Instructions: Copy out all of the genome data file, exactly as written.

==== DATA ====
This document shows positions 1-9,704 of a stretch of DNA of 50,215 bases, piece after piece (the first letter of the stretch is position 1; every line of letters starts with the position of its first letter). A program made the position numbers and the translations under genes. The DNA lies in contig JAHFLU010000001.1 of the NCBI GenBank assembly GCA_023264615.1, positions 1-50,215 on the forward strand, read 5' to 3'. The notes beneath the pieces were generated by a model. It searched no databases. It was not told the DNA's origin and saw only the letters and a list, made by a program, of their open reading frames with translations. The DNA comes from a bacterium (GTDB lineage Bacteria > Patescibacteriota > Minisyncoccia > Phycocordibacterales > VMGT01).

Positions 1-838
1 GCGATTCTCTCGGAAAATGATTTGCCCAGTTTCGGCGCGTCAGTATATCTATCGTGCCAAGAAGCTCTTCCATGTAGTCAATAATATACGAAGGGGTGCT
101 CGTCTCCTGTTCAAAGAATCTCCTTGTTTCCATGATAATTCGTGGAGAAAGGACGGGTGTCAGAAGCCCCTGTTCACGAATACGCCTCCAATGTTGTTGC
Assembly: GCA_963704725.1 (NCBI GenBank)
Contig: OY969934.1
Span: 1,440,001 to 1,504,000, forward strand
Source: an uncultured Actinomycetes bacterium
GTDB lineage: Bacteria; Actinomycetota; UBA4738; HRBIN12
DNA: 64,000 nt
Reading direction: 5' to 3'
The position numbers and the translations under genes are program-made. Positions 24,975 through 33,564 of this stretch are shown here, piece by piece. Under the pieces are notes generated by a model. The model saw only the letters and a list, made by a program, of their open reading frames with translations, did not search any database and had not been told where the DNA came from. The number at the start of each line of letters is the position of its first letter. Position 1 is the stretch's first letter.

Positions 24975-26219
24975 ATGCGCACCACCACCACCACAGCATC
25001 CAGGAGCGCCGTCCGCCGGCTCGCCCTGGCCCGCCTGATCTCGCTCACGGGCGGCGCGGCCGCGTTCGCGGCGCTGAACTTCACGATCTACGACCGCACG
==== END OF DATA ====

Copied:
This document shows positions 1-9,704 of a stretch of DNA of 50,215 bases, piece after piece (the first letter of the stretch is position 1; every line of letters starts with the position of its first letter). A program made the position numbers and the translations under genes. The DNA lies in contig JAHFLU010000001.1 of the NCBI GenBank assembly GCA_023264615.1, positions 1-50,215 on the forward strand, read 5' to 3'. The notes beneath the pieces were generated by a model. It searched no databases. It was not told the DNA's origin and saw only the letters and a list, made by a program, of their open reading frames with translations. The DNA comes from a bacterium (GTDB lineage Bacteria > Patescibacteriota > Minisyncoccia > Phycocordibacterales > VMGT01).

Positions 1-838
1 GCGATTCTCTCGGAAAATGATTTGCCCAGTTTCGGCGCGTCAGTATATCTATCGTGCCAAGAAGCTCTTCCATGTAGTCAATAATATACGAAGGGGTGCT
101 CGTCTCCTGTTCAAAGAATCTCCTTGTTTCCATGATAATTCGTGGAGAAAGGACGGGTGTCAGAAGCCCCTGTTCACGAATACGCCTCCAATGTTGTTGC
Assembly: GCA_963704725.1 (NCBI GenBank)
Contig: OY969934.1
Span: 1,440,001 to 1,504,000, forward strand
Source: an uncultured Actinomycetes bacterium
GTDB lineage: Bacteria; Actinomycetota; UBA4738; HRBIN12
DNA: 64,000 nt
Reading direction: 5' to 3'
The position numbers and the translations under genes are program-made. Positions 24,975 through 33,564 of this stretch are shown here, piece by piece. Under the pieces are notes generated by a model. The model saw only the letters and a list, made by a program, of their open reading frames with translations, did not search any database and had not been told where the DNA came from. The number at the start of each line of letters is the position of its first letter. Position 1 is the stretch's first letter.

Positions 24975-26219
24975 ATGCGCACCACCACCACCACAGCATC
25001 CAGGAGCGCCGTCCGCCGGCTCGCCCTGGCCCGCCTGATCTCGCTCACGGGCGGCGCGGCCGCGTTCGCGGCGCTGAACTTCACGATCTACGACCGCACG